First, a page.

That said, I do believe that whilst the matter is being considered by the Secretary of State there is more we can be doing as a council to address some valid concerns about seafront cycling. The previous Conservative administration planned to widen the promenade at its most narrow section between Splash Point and the Pier by installing a board walk and I believe that these plans or something similar should be revived and I also believe that the CCTV that made it possible to identify those who knocked the little four year old girl down near the Pier a few months ago should be expanded to help provide evidence if a minority do choose to disrespect the majority of law abiding citizens. Furthermore recently revised powers to tackle anti-social behaviour introduced by the Government should make it possible for the council to send a strong message that mis-use of our local environment will not be tolerated and that action can be triggered by both the council and the police to deal with offenders. Personally I would like to see a policy of a hefty fine and confiscation of the culprits cycle publicised as a deterrent and the Council's Neighbourhood First team used more widely and equipped with body mounted cameras to help monitor the promenade for the benefit of all, perhaps supported by community cycling speed enforcement in a similar way that has been successfully trialled in some rural villages with speed cameras enabling Police resources to be used in a more targeted way on the rare occasion that there is an incident.

However in recent days two petitions have been started and circulated by the Sovereign Harbour Residents Association and circulated amongst Neighbourhood Panel committees, inviting people to vote against cycling on the both the seafront and around Sovereign Harbour. I share disappointment being expressed by some residents who don't feel that the SHRA have a mandate as an association to do this without consulting all residents more widely, indeed cycling has not been raised as a concern at either the last SHRA annual meeting in May this year or any I can remember before that. Indeed looking at the twitter feeds of those behind these petitions, it appears that this is more the personal view of a small number of people and I think it would have been more appropriate that if they felt so strongly about the subject, they launched the petitions as individuals rather than under the guises of the SHRA and through the Neighbourhood Panel.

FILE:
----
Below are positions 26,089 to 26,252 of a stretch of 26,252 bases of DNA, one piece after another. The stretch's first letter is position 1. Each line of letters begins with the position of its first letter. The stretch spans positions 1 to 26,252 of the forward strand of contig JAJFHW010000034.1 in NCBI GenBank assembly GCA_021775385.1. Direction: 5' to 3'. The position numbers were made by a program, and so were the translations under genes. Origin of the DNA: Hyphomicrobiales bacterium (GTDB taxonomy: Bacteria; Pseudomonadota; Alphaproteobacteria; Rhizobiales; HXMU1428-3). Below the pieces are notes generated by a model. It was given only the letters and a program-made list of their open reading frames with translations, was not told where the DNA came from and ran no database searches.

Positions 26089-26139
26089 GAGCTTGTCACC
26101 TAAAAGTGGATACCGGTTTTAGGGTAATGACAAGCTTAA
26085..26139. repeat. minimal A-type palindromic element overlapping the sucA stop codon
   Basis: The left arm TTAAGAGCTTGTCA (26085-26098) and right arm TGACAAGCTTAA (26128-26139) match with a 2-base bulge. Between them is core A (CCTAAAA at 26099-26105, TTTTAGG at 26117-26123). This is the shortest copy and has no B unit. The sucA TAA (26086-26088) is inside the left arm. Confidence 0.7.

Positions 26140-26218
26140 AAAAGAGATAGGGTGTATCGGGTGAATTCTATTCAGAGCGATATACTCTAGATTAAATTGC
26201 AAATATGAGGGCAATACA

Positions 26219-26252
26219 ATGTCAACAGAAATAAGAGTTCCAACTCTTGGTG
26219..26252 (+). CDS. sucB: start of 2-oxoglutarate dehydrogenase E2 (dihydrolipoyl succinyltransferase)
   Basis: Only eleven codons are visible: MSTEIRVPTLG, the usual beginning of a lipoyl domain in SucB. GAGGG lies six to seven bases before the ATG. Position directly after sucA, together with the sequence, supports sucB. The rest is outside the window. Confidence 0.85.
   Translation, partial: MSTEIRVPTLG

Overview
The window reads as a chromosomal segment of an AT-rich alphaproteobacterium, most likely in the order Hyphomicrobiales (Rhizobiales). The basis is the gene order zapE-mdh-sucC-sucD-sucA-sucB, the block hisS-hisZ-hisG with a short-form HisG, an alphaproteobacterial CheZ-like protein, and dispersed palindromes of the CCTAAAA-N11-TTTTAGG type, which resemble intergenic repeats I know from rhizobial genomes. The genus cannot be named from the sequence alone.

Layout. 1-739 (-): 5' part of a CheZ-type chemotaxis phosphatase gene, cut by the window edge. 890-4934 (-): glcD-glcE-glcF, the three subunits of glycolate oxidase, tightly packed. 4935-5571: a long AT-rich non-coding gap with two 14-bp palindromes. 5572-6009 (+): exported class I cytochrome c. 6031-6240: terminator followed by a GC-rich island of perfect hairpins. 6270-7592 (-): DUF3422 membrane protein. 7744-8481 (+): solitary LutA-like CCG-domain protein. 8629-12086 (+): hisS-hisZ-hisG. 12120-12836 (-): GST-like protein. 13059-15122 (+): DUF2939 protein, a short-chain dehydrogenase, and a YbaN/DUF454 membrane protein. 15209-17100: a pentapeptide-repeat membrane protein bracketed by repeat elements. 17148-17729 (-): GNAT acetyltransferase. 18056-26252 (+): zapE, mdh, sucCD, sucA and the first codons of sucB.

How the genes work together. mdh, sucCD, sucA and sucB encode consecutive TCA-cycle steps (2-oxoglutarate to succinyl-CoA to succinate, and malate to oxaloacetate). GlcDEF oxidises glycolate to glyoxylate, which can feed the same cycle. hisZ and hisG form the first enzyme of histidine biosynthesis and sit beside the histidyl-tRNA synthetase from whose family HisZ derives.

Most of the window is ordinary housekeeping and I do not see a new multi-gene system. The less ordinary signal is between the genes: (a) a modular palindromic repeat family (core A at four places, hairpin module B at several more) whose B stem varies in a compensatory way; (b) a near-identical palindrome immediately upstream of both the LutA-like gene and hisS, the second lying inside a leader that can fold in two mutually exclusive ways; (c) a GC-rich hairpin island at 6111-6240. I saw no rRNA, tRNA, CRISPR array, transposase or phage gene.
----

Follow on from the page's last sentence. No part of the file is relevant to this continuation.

As a Sovereign Ward Councillor I have worked very closely with the SHRA committee on a vast number of issues and I think that together we have achieved a great deal which has helped make Sovereign Harbour the wonderful place it is today with such a largely bright future. On this matter though I think it could have been handled better and I would urge them to reconsider withdrawing using their SHRA and Neighbourhood Panel positions to promote it until residents views can be more widely understood. I would far rather work with them to see that the decent majority of residents are not prevented from enjoying our beautiful surroundings and that a tiny mindless minority who may seek to spoil life for all are sent a strong message and dealt with firmly.

Wednesday 17 September 2014

Cllr Warner calls for crackdown on violent crime following spate of cycling related incidents

Following the relatively recent vote to begin the process of relaxing inadequate bye laws which prevent cycling on Eastbourne's seafront promenade, taken by a majority of Councillors on both sides of the chamber of Eastbourne Borough Council there has been a spate of violent crimes involving cyclists.

First the little girl who was knocked down near The Pier, after which the two cyclists involved sped away and only came forward to answer for their actions after being identified on seafront CCTV footage. Then last week an elderly gentlemen was badly beaten up following an autication with a thug on two wheels. Additionally there have been incidents where cyclists have come off worst against motorists.

Now I know that opinion is deeply divided on whether cyclists should be able to join pedestrians on our promenades but the fact remains, the bye law is still currently in place but it has done nothing to prevent innocent people becoming victims of violent crime. 

That is why during the full council meeting held earlier this evening, I called on fellow Councillors who serve on the JAG Committee (the Joint Action Group which brings representatives of the emergency services together with various agency partners) to work with the Community Safety Partnership to urgently draw up plans to crack down on this type of violent crime.

Regardless of whether the bye law is relaxed next year or not, I believe it is vital that the sense of community which the decent majority demonstrated is so alive and well in Eastbourne following the tragic Pier fire, is not threatened by a mindless minority of individuals who think it perfectly acceptable to treat others with such disrespect. I will be keeping up pressure for this minority to receive a very clear message, you are not welcome in Eastbourne!

Wednesday 12 March 2014

East Sussex roads to benefit from a major increase in investment to tackle pot hole menace and increase the number of full resurfacing projects

Following the recent approval of it's annual budget, East Sussex County Council has recently approved additional* expenditure totalling £57.25m for improvements to the county’s highways. This is made up of the following amounts: